Furthermore, the Advisory Council of Jurist of Asia Pacific Forum considers this crime as those which involve the wanton destruction of human life. In their book, International Criminal Law and Human Rights (2003), Claire de Than and Edwin Shorts defines the scope of “most serious crimes” encompass modern threats such as drug trafficking or terrorism. For drug trafficking, its subterfuges can be based on the UN Convention Against Illicit Traffic in Narcotic Drugs and Psychotropic Substance, 1998 which becomes a legal ground for international cooperation amongst countries in order to exterminate the silent transnational crimes on illegal circulation of narcotic and psychotropic substance.

In national level, the dangerous of this crime has been proofed through the empirical research by National Narcotics Agency (BNN) and University of Indonesia (UI). It concluded that there are about 3.2 million drug users in Indonesia with the number of death around 15.000 users per year. It means there were 41 people died every day due to the overdose or drug-related AIDS infection. If it is always happen in the future, surely sure that within 5-10 years Indonesia will have lost generation. Hence, it will be very outlandish if someone not acknowledges Narcotic Crimes as a most serious crime in Indonesia.

– To Be Continued –

Notes for Next Articles:

  1. The drawback of implementation is nothing to do with constitutionality of death penalty.
  2. Ultimate abolition is possible only when the basic standards in the criminal justice system already referred to have been achieved (Advisory Council of Jurist of Asia Pacific Forum).
  3. According to Harkristuti Harkrisnowo (February, 2007), Indonesian Penal Code Bill will treat the death penalty as a preferential punishment wherein the accuser who has imposed by death penalty will be attempted for ten years. If the accuser discloses a good behaviour then his/her sentence will be changed into the life imprisonment. J.E. Sahetapy called this system as de facto abolition (January, 2005).
  4. New Evidence from Post-moratorium Panel Data by Joanna M. Shepherd et. al. in Does Capital Punishment Have a Deterrent Effect? published at American Law and Economic Reviews results that capital punishment has a strong deterrent effect; each execution results, on average, in 18 fewer murders.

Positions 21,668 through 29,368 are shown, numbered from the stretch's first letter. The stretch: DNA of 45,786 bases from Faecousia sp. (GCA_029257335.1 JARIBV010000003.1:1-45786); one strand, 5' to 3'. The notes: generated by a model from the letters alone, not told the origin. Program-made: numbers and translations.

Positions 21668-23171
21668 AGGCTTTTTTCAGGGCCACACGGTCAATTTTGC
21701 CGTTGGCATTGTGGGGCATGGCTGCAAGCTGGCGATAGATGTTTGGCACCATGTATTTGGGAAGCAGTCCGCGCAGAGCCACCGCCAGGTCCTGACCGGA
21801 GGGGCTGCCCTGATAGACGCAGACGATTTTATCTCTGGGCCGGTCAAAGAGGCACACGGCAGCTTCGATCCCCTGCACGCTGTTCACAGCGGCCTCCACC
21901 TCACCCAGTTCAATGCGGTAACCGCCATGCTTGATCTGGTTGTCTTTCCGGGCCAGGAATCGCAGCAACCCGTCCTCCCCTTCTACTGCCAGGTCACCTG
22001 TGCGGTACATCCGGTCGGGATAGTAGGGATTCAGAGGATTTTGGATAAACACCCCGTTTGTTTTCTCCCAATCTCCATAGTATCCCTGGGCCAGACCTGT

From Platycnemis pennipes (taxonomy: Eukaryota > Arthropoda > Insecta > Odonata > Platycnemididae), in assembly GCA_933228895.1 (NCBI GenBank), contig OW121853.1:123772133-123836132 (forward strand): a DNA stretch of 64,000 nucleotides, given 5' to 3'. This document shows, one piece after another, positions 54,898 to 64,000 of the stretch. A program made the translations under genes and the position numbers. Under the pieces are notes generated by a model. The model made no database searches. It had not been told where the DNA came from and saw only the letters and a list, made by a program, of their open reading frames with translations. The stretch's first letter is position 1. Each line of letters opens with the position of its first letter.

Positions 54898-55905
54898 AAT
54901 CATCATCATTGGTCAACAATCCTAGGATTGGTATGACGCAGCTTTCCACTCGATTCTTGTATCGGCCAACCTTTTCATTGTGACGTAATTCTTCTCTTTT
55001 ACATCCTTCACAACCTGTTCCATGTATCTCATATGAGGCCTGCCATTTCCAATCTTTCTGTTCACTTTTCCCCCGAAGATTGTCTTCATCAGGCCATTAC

1 thought on “Death Penalty in Indonesia

  1. Hello Pan, Intersted in your opinion regarding the use of the death penalty in Indonesia for drug crimes. Would it be correct in saying that capital punishment is a legacy from Dutch colonialism or does Indonesia have a long traditional history with the death penalty? I would have throught that Indonesia would want to have given any leftovers from Dutch rule the flick.

    Even Meres of BNN said in the media that “death penalty is no deterrent” He said that despite the increased use of the death penalty, drug crime has increased nearly three times in the past two years. A similar increase had also been flagged by the United Nations Office on Drugs and Crime, which said it had recorded three times as much smuggling of amphetamine stimulants and a doubling in marijuana and heroin smuggling cases.

    I would have thought that trying to export drugs from Indonesia to Australia would impact Australians more adversely that Indonesian public as a most serious crime. Does that change the seriousness of the impact on Indonesians, and the need to apply the death penalty? Surely it is the Australian public that are at risk then and while Australia might be grateful for the intervention, would it be considered interference with Australian sovereinty for Indonesia to determine what was the most serious crime for Australia, a country that has signed and ratified the SOP, to sentence Australians to receive the death penalty in Indonesia for tafficking of drugs out of Indonesia?